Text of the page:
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Helma Klooss on Wednesday, Jun 04, 2014
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After cutting off ties with his beloved Nederlands Dans Theater, for which Jiri Kylián, 67, was artistic director and choreographer for a total of 35 years, creating almost a hundred ballets, Kylián now focuses on older dancers with his motto: All ages dance “from the womb to the tomb.” In Korzo, a theater in The Hague, Kylián recently presented four small works for six elderly dancers—five of whom were former NDT dancers—in a 10-day "Kylworks" festival. A research book was launched, workshops and a concert were given, and three dance films were shown. (Film is for Kylián a essential extension of fantasy.)
The opening performance was East Shadow created for Sabine Kupferberg, 63, and Gary Chryst, 64. With a score by pianist Tomoko Mukaiyama and a film by Jason Akira Somma, the piece was dedicated to the victims of the Japanese tsunami. Kupferberg and Chryst appear live and in film, both of which are seen simultaneously with the same background: two identical rooms with a window, a door, a table and two stools.
How does one relate to the other when a catastrophe is about to happen? On Beckett’s absurdist text Neither about partnership, Kupferberg and Chryst express with mime and enlarged movements their silent arguing. Tension and unrest come between them; they move around, touching, embracing and finally surrendering to sorrow.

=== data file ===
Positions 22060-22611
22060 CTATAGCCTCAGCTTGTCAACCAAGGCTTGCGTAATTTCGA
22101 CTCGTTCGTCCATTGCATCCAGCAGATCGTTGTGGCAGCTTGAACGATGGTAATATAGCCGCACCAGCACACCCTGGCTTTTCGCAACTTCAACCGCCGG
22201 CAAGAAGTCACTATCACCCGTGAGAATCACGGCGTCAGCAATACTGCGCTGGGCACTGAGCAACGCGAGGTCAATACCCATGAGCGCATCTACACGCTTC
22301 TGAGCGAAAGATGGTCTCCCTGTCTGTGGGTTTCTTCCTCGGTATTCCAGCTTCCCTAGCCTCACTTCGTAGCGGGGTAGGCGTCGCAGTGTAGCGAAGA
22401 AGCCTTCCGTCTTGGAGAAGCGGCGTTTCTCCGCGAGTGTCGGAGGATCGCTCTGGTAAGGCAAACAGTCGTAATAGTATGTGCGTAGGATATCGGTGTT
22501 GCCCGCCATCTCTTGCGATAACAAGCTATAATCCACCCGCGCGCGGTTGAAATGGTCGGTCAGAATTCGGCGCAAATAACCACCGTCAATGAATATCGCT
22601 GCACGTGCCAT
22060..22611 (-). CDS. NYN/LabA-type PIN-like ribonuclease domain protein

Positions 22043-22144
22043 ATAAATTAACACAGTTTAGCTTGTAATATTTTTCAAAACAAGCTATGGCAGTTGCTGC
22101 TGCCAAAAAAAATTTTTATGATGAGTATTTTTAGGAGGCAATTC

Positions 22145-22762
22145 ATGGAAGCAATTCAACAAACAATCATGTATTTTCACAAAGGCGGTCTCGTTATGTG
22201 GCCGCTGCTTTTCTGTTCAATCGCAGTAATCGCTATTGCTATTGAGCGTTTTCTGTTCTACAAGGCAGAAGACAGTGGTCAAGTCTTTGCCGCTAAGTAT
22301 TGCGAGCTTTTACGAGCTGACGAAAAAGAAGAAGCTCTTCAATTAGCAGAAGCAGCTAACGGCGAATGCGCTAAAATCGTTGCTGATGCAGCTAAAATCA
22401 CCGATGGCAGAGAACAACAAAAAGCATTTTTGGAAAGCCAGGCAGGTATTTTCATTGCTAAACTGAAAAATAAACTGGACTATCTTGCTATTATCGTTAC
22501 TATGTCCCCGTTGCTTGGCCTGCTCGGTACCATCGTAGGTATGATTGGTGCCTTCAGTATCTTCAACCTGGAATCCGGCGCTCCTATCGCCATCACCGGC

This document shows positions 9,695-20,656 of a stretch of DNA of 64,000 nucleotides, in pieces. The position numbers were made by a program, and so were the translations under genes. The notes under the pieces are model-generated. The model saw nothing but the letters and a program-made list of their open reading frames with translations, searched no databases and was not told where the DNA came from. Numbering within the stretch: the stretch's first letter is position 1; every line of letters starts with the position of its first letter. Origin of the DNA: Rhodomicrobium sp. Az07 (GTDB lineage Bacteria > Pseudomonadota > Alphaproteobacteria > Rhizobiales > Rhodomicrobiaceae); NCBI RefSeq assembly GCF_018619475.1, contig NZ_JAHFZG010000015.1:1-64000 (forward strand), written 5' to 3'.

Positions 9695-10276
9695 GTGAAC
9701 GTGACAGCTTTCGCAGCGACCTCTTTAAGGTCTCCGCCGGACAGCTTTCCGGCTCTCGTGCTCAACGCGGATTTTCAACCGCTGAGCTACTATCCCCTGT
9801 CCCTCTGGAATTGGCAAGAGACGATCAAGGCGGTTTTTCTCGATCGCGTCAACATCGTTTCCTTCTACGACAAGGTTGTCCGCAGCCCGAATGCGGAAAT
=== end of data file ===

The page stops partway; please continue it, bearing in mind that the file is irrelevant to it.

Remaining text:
In the film, their dancing is fierce: They pull and push each other, bodies stretched out on the table and floor while the score of Mukaiyama, who performs live on stage, evolves from quiet to wilder episodes combined with sounds of rain and thunder at the end. The moving images of their dance are in fast motion and alternated with black and white stills, which give the film the serenity and beauty of a film noir. There are close-ups of anxiety on the dancer’s faces, large jumps, slides over the floor, while a swelling sea rolls down. The catastrophe happens and then suddenly silence. It's both impressively danced and filmed.
Besides this premiere, three older ballets were adapted by Kylián. In Anonymous (2011) Kupferberg and dancer Cora Kroese are captured in a sea of gold paper, in which they can only move their upper torsos, portraying elegancy and beauty—as they want to be seen. Above them plays a film by Somma with distressing images of the two women hanging upside down, tormented and hidden in dark leaves—their inner life—accompanied by scratching music.
The sensual duet 14’20” (2002) performed by Aurelie Cayla and Lukas Timulak portrays love, tenderness, alienation, growing old and is intensely danced by these younger dancers, to a new composition of Dirk Haubrich.
As a grand finale, Birth-Day (2001) to music by Mozart, is performed by five dancers in baroque costumes positioned around a long table. A tragic-comedy, a birthday brings one closer to death. A fast motion slapstick film of love-making on a bed combines with the clownish behavior at the table. The dancers Michael Schumacher and David Krugel join in this festive ballet, closing this unique "Kylworks."